2. I love to learn. Sounds trite, but it’s true. New creative outlets like this provide endless learning opportunities… I’ll learn how to start a blog from scratch. I’ll learn from the comments I get. I’ll learn from the process of writing every post. I’ll learn from my role as a business reporter, and the new perspective that provides. And I’ll learn from working in a new medium. (New to me, anyway.)

This persistent longing to know more affects everything I do… the shows I watch, the websites I visit, the sports I love and the causes I embrace. It’s no coincidence that I helped launch Working Wonders Children’s Museum. The whole point of that charity is to nurture curiosity and instill a life-long love of learning. It serves me well.

3. I believe in the commercial power of a few, well-chosen words…  Words move people, and blogs are perfectly suited to the written word. If you can write well, and you’re in business, you should start a blog because it’ll differentiate yourself from those who can’t write.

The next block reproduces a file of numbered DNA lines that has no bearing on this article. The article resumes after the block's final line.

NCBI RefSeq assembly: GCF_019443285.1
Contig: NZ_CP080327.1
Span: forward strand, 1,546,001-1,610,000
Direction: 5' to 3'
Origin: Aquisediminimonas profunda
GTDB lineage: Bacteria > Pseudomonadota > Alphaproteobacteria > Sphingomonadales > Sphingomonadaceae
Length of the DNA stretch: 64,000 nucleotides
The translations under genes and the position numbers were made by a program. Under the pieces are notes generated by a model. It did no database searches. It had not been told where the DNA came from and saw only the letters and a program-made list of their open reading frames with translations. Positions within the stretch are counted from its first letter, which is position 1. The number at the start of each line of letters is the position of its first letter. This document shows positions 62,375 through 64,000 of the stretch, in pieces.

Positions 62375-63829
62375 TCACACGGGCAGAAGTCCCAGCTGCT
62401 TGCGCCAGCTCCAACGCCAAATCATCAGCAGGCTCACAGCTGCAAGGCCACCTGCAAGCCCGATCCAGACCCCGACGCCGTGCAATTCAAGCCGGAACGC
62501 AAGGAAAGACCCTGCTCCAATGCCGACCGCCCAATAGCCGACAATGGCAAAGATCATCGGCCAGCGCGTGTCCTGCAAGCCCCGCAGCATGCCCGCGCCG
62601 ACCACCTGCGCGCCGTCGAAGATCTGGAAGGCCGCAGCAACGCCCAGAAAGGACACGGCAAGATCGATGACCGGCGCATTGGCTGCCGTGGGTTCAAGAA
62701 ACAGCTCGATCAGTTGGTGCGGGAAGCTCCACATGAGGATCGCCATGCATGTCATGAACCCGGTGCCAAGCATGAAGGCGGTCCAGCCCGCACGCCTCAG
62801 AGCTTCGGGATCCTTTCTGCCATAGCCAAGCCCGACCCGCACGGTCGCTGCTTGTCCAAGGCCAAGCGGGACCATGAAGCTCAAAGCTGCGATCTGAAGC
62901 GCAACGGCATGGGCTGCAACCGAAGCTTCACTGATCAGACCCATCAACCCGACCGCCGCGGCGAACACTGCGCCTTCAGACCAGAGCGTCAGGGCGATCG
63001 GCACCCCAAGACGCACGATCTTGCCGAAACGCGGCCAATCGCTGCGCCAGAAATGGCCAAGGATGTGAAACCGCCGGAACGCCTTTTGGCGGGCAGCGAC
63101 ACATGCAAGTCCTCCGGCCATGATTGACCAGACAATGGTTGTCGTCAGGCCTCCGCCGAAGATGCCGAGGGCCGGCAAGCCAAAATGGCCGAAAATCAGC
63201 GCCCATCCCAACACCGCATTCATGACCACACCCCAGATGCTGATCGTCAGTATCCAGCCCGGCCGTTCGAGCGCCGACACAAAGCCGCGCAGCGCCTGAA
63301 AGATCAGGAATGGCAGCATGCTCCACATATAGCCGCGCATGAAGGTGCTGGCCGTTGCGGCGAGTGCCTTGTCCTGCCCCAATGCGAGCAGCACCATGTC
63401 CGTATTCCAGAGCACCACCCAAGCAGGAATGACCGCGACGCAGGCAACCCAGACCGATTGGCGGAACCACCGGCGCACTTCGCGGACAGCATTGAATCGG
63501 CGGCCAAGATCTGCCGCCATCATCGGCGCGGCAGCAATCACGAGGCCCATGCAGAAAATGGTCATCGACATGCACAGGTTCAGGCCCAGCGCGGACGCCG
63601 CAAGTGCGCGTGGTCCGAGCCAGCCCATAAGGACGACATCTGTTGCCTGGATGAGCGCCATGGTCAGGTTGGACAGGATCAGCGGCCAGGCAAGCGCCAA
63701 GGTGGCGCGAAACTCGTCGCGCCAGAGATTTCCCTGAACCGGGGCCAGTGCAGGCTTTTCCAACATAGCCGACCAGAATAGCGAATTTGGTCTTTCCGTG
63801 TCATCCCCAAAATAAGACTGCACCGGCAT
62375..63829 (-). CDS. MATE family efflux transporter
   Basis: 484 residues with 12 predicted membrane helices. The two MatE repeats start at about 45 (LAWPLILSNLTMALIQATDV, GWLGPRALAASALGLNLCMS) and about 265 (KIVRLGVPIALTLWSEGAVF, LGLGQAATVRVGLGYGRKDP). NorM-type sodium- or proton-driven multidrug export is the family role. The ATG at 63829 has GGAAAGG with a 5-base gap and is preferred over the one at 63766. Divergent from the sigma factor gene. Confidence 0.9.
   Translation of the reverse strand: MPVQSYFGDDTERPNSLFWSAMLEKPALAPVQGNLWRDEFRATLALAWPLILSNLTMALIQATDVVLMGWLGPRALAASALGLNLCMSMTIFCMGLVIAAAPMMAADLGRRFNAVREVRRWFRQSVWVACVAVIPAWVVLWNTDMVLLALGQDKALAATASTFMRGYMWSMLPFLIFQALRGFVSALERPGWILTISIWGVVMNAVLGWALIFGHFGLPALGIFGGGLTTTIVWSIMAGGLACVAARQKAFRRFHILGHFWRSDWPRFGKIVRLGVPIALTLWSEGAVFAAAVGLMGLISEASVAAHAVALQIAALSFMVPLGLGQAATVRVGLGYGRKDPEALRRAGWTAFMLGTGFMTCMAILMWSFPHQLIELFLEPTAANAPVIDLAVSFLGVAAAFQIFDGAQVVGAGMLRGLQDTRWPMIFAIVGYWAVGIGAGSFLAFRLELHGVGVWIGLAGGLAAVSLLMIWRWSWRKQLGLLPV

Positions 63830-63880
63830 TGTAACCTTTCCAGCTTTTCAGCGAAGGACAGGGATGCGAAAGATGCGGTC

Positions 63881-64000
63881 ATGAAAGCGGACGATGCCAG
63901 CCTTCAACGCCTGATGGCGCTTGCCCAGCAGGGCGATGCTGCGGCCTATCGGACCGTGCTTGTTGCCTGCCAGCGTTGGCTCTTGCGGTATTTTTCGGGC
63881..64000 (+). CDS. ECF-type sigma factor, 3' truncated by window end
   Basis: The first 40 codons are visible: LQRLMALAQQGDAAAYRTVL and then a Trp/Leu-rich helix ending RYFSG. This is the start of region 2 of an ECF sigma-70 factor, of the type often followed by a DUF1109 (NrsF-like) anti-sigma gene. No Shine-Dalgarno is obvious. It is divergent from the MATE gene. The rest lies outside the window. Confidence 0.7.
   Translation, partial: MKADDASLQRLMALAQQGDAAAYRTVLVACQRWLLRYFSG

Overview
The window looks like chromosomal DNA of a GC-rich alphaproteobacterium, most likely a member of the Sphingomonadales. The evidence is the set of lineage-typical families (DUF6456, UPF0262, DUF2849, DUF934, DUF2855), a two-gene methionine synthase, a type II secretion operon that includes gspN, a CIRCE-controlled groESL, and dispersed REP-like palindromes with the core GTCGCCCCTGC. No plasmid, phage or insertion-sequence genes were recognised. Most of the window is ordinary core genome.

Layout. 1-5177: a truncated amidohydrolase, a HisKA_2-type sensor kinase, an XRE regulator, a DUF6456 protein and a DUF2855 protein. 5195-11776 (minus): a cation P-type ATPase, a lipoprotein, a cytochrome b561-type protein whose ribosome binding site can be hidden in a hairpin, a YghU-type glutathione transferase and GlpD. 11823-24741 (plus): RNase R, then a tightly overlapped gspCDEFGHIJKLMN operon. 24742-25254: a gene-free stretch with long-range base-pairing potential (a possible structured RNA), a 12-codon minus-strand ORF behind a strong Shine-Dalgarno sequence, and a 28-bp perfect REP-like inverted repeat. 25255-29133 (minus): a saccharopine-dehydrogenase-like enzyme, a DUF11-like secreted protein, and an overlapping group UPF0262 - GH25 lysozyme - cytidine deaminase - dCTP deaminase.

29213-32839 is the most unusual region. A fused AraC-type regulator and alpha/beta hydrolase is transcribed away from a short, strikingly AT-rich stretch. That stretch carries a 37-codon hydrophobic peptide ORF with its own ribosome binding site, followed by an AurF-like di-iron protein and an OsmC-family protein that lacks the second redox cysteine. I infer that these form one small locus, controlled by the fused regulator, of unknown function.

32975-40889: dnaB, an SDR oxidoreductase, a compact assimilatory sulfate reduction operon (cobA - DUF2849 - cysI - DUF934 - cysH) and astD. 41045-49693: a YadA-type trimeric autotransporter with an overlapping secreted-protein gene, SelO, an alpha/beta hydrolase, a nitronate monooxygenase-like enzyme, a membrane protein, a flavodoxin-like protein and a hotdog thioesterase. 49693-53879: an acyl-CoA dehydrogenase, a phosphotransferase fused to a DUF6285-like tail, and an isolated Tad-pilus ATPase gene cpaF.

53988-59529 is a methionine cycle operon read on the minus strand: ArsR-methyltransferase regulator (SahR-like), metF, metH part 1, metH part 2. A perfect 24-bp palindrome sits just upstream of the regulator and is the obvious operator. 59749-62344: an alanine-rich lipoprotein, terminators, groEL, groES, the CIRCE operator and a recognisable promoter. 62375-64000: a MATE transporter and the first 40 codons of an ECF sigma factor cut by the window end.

Inspiration for the words I write will come from many sources, but the take-away will always be the same: practical, marketing-driven advice that will help you succeed in business and in life.

Some of the material will come from articles I’ve written and published in the past. I’ll deconstruct some of the best — and worst — marketing programs around and share those “lessons learned.” I’ll do personality profiles of inspiring clients, companies and acquaintances. I’ll share much of the reading I’ve done and provide a handy executive review of the latest, “must-read” business books. And I’ll always have stories that will help you build your brand.

4. I believe it’ll help build my brand. Yes, there is a self-serving component to all this. But most of all, because I love writing.

This is not a personal, electronic soap box. I’m going to avoid topics that derail family gatherings, like politics and religion, and stay focused squarely on business. Specifically branding, advertising and marketing.

John Furgurson bend oregon branding expertHowever, I do reserve the right to digress occasionally into my favorite related subjects like the golf industry or skiing or anything related to life in Bend, Oregon.

Enjoy.